Picking two winners to fund at Thursday’s Third AppitUP Demo Day sponsored by the Penn Center for Innovation wasn’t easy, said an apologetic judge Omar Mencin, a director of Ben Franklin Technology Partners.
Culled from a field of 313 submissions from 10 schools across the University of Pennsylvania, all six app finalists presenting before the venture capital community had good reasons to be up there, Mencin said. Each rocked the stage at World Cafe Live, vying for the $50,000 in start-up seed money that Ben Franklin T.P. would award to just two.
In the end, judges landed on two medically minded projects, Animotion and ProNoto, that clearly answered the question “Where’s the money?”
But an audience-voted appreciation award, giving free desk space at the soon-opening Pennovation Center, went to a nonmedical, lifestyle project, ParqAvenue, described by its developer as “the parking equivalent of Airbnb or Uber.”
And if Philadelphia’s city officials and social reformers had been judging, they’d likely have locked onto Reclamate, a proactive monitoring and reward strategy for keeping ex-cons on the straight and narrow.
For sure, there’s gold in the knee-joint-replacement market, now a $10 billion-a-year business between the early intervention, reconstruction, and home rehab. The AppitUP winner Animotion aims to profit from the $630 million post-op portion of the pie, explained presenters Feini Qu and Peter Gebhard, as it shrinks costs and improves recoveries of the walking wounded.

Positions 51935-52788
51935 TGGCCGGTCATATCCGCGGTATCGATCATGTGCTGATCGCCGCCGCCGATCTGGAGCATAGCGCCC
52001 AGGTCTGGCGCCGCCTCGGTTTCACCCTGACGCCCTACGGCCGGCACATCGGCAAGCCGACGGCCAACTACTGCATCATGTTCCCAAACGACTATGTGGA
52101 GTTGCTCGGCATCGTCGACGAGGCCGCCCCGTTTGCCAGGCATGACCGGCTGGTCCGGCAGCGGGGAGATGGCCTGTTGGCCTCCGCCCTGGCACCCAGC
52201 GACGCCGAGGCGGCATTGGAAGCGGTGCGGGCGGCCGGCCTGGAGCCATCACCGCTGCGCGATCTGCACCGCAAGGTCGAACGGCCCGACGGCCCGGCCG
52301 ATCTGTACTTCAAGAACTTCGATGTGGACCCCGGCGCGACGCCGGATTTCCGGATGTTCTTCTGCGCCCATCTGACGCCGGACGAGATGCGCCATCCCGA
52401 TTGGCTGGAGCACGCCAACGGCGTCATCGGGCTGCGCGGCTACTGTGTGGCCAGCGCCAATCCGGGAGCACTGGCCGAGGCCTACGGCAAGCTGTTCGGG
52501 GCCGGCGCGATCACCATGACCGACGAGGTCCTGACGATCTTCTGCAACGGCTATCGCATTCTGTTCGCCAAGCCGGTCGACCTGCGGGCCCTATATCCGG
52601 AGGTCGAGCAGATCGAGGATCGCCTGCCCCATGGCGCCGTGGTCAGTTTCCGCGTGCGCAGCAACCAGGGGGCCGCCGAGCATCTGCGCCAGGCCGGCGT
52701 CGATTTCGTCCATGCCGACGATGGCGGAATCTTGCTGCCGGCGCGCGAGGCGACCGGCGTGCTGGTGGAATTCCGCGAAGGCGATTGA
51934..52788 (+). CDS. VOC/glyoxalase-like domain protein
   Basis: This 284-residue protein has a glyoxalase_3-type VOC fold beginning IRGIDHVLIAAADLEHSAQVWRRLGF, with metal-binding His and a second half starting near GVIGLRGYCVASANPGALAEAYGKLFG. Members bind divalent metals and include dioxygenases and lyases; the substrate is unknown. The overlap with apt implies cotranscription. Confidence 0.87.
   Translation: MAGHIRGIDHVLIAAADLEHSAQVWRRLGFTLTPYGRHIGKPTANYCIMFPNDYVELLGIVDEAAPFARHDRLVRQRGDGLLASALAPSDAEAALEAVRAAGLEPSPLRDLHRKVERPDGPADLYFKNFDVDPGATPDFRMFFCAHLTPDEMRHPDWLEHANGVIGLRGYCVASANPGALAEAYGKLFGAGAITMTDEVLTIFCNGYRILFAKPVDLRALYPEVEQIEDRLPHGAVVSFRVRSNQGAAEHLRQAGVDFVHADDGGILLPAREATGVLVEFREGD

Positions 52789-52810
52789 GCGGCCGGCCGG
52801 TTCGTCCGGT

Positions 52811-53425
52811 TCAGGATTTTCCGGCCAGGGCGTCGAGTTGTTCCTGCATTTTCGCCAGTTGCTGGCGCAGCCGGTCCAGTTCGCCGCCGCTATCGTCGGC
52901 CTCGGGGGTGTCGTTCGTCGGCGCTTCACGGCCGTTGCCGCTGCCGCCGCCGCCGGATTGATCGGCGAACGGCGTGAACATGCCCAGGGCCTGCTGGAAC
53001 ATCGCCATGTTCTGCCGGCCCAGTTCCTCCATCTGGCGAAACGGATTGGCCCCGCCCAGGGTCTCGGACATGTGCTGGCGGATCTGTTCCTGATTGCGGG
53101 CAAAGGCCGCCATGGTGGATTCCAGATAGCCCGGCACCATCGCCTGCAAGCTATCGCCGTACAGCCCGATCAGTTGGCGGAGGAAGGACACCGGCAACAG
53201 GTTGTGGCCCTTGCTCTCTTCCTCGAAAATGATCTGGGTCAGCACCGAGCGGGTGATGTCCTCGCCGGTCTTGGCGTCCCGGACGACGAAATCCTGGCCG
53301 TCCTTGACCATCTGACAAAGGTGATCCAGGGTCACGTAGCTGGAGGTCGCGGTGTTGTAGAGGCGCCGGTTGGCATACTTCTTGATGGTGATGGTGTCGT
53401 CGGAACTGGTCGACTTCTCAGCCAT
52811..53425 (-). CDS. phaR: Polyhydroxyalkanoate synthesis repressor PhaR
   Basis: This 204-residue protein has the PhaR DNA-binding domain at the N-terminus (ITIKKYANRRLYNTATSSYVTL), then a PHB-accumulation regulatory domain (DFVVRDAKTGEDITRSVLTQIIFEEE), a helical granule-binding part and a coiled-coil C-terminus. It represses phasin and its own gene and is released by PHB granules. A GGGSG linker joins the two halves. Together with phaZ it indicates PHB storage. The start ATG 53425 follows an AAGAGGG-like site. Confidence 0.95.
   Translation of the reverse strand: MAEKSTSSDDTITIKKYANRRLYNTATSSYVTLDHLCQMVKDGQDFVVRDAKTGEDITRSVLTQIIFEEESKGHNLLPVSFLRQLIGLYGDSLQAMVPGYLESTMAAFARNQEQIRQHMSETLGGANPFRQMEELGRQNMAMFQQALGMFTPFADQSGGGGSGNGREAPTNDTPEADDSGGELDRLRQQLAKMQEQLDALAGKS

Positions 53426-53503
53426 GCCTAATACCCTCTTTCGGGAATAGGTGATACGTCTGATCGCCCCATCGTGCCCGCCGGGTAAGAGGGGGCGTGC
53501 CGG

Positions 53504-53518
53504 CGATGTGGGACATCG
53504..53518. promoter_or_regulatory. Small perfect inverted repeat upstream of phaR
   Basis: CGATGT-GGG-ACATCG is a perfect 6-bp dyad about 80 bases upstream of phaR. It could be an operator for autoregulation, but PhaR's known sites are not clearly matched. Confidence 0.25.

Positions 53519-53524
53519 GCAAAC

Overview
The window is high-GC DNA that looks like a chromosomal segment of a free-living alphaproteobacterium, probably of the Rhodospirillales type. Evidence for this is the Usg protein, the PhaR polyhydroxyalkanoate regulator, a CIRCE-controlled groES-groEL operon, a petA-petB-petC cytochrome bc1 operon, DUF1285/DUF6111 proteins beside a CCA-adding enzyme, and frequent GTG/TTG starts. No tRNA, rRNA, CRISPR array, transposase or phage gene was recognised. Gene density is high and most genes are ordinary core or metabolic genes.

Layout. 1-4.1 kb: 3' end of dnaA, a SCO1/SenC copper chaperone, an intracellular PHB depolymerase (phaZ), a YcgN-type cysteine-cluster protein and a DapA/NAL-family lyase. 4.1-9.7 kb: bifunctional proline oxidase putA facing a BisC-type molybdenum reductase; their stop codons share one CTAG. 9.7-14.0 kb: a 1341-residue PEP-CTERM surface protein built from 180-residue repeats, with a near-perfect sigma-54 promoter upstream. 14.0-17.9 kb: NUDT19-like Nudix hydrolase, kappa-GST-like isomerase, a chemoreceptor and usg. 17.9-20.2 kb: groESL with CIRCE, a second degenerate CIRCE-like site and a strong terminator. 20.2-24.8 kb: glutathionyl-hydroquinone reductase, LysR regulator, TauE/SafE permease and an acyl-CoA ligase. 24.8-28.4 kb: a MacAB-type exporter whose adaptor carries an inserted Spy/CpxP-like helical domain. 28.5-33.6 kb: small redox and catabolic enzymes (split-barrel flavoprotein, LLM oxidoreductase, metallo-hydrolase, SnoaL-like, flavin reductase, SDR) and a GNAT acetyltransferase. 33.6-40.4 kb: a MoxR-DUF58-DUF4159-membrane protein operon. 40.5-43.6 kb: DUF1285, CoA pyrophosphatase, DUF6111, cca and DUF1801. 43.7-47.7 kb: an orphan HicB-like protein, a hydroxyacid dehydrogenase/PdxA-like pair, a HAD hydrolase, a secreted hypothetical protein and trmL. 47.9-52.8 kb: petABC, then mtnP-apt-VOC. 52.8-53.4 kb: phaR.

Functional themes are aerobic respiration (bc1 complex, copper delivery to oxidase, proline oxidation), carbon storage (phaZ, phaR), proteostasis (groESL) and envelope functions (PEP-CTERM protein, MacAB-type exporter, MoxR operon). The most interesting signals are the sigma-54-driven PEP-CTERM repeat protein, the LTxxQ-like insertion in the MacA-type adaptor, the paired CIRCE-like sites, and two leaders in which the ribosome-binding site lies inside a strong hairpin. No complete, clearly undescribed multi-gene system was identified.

How so? Sensors on the knee, feeding data to a mobile phone app, will track patients’ home rehabilitation efforts, allow physicians and therapists to remotely study the patients’ mobility, and make recommendations. User-friendliness will be key, developers said, with progress scored in positive terms such as “Can you lift your grandchild?” Development partners Excellis and CloudMine are taking the vision to market.
The ProNoto app addresses medical professionals’ persistent need and obligation to keep up with the latest developments in their science, explained CHOP physician and app brainstormer Brian Jenssen. Peer-reviewed (rather than marketer-hyped) content culled from journals and institutional updates will be key to the information’s veracity and timeliness, he said, while the app’s tracking of users’ interaction will help them score continuing medical education credits, a requirement now costing each professional about $2,000 a year. Development partner Offshorent aims to make it, pronto.
Yes, there are already several apps that help steer drivers to vacant parking spots in busy cities, admitted Wharton grad Taylor Mills, developer (with Valex Consulting) of ParqAvenue.
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